Nobody Likes It But The People: The Cathedral Quartet – The Early Years

By John Crenshaw

I recently received a copy of The Cathedral Quartet – The Early Years: Legends of Southern Gospel Music written by Bobby Clark. Clark was the original tenor singer for the Cathedral Quartet and brings a unique perspective to their formation and the early days of the group. Several years ago, Glen Payne and George Younce wrote their own books about this legendary quartet, and it’s nice to read yet another man’s recollections of the early days of the Cathedrals.

Mr. Clark gives the reader some of his personal background both in his family life as well as his career in gospel music. Bobby sang with quite a few groups prior to his singing with the Cathedral Quartet, and he gives the reader some insight into his involvement with groups such as the Rangers Quartet, the Oak Ridge Quartet, the Deep South Quartet, and the Weatherford Quartet.

Clark also tells the story about being offered the first tenor position with the Statesmen Quartet after the death of Denver Crumpler. He also explains why this never happened and includes telegrams from Hovie about the situation. It’s an interesting story that I’ll let you discover for yourself when you read the book.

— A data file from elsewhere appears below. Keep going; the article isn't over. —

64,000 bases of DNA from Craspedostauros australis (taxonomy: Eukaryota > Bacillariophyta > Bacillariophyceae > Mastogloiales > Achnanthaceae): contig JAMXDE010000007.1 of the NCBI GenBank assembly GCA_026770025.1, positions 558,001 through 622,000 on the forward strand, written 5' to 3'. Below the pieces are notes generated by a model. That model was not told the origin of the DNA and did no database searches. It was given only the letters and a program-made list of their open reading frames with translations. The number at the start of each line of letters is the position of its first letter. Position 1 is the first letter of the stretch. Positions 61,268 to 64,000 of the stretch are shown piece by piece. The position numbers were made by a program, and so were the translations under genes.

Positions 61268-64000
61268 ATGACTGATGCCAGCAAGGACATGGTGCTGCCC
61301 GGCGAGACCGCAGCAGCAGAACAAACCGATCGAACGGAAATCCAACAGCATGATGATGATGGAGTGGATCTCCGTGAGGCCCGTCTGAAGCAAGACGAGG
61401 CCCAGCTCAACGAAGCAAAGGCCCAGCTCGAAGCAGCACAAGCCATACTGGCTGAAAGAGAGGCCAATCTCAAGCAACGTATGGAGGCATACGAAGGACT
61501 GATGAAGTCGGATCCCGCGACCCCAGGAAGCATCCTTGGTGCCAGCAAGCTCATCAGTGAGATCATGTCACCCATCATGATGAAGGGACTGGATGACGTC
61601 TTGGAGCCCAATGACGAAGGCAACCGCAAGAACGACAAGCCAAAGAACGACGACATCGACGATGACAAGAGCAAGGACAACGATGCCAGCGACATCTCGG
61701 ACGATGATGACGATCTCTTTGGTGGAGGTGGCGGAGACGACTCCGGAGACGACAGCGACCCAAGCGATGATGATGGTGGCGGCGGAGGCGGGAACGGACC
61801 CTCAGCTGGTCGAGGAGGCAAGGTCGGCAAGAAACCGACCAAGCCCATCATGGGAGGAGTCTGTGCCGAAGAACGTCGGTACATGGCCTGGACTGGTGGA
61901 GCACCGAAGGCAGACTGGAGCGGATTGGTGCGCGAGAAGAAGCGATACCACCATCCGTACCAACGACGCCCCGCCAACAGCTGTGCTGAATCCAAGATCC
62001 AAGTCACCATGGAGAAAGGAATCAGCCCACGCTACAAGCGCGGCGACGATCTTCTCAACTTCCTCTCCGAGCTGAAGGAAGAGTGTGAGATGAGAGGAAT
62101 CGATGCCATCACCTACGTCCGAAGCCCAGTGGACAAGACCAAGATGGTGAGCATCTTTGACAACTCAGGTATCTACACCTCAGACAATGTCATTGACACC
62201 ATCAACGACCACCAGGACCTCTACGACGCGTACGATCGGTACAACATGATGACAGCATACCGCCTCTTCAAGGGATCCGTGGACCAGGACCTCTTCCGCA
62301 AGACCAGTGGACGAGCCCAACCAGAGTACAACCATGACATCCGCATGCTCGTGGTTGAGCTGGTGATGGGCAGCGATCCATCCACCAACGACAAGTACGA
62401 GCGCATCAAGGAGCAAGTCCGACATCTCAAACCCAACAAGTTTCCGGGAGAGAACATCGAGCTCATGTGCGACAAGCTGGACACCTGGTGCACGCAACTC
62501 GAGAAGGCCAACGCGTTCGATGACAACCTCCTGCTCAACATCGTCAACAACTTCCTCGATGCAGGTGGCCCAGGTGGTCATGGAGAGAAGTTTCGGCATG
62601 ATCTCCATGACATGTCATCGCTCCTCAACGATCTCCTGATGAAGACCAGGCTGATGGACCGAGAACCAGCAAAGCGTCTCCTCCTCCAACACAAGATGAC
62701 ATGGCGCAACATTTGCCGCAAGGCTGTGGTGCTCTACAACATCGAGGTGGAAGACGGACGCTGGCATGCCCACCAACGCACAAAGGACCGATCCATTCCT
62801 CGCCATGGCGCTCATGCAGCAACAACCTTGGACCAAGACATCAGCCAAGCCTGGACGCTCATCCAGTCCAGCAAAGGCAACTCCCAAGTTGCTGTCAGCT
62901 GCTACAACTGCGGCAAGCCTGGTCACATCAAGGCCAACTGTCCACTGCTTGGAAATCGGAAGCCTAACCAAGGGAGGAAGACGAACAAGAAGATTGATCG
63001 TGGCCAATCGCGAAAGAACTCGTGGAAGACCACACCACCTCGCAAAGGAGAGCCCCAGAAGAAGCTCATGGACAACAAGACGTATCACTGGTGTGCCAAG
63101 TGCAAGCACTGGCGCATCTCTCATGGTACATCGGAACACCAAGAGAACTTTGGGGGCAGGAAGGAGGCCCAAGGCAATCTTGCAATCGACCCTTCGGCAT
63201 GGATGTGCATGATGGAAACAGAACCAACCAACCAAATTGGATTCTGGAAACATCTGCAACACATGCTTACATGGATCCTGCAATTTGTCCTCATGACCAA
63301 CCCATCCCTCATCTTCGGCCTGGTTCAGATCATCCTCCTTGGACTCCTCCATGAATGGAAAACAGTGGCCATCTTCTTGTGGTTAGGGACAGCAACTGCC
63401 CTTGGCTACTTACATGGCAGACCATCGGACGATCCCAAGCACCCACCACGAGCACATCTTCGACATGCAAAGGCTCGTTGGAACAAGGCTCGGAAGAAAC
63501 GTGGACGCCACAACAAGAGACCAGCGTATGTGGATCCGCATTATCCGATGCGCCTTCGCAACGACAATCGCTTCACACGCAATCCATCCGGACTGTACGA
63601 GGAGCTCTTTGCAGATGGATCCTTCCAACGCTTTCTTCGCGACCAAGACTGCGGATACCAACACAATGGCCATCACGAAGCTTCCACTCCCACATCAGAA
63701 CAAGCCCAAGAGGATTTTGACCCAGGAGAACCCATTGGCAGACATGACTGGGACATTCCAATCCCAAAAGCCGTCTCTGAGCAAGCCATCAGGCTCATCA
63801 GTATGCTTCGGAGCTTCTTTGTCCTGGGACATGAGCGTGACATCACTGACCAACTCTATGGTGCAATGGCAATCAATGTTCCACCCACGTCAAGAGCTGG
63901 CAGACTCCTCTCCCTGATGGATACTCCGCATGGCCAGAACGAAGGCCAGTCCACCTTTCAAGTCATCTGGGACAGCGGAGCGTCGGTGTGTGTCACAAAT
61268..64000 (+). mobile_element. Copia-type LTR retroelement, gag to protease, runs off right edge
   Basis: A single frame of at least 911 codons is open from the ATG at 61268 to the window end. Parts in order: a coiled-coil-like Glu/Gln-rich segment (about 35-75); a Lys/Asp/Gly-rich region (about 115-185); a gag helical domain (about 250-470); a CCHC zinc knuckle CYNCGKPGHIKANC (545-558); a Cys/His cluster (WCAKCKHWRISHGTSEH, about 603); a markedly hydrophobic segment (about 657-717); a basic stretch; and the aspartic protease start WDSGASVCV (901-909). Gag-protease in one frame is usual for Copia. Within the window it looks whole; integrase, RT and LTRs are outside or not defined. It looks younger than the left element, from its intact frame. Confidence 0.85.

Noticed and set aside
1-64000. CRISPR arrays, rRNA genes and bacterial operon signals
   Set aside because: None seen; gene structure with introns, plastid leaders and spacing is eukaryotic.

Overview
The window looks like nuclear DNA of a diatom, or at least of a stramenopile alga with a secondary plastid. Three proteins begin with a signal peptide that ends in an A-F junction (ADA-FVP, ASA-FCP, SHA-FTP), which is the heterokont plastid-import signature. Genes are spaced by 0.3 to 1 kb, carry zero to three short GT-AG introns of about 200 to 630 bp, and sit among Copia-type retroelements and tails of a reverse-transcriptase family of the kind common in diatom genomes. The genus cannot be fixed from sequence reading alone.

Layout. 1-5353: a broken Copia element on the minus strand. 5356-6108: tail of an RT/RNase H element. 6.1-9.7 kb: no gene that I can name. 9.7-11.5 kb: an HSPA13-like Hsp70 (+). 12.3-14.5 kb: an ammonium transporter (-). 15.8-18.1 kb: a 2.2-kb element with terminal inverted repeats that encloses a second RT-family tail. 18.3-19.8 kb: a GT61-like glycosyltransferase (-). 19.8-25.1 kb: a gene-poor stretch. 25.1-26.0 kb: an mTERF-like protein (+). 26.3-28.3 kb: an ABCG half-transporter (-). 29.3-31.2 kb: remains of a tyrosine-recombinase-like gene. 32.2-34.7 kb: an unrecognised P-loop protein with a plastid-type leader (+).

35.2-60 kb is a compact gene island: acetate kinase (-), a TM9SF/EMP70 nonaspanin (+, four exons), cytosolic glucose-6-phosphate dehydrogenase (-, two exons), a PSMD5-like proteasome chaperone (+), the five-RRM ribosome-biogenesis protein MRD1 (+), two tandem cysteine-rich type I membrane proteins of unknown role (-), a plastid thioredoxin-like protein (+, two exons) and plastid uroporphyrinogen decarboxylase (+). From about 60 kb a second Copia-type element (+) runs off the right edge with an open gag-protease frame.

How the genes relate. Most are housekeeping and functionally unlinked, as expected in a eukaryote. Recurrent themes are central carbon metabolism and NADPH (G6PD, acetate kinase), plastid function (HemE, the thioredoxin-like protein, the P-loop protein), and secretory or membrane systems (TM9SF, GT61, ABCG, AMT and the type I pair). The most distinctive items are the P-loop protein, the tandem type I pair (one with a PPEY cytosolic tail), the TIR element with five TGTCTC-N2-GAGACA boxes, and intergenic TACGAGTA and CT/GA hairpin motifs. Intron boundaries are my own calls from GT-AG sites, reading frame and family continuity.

The book documents many of the struggles faced by a new quartet as they face life on the road. It also discusses family situations that affect decisions that could change a person’s life forever.

The Cathedral Quartet – The Early Years is full of pictures . . . many of which have never been previously published. I was especially intrigued seeing the actual telegrams that Hovie Lister sent to Bobby trying to convince him to join the Statesmen Quartet.

The book is less than one hundred pages, and many of those pages are packed with pictures. Bobby also gives his personal opinion about the future of gospel music. I can’t say that I totally agree with his assessments, but it is an interesting take on gospel music today.

If you’re interested in the formation of one of the most popular groups in the history of gospel music, you would enjoy Mr. Clark’s book The Cathedral Quartet – The Early Years.

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John Crenshaw hosts the “Remembering Gospel Music History” forum on the SGM Radio Message Board where he asks daily gospel music history questions about people and events in gospel music of the past. He also hosts a monthly segment, “Remembering Gospel Music History with John Crenshaw” on the “Southern Styles Show”, a nationally syndicated weekly radio show featuring southern gospel music hosted by Rob Patz.

John is a staff writer for the Grand Ole Gospel Reunion and historian for the SGMA Hall of Fame. John has been a contributing writer to several gospel music magazines. He is currently writing two books about the history of gospel music.

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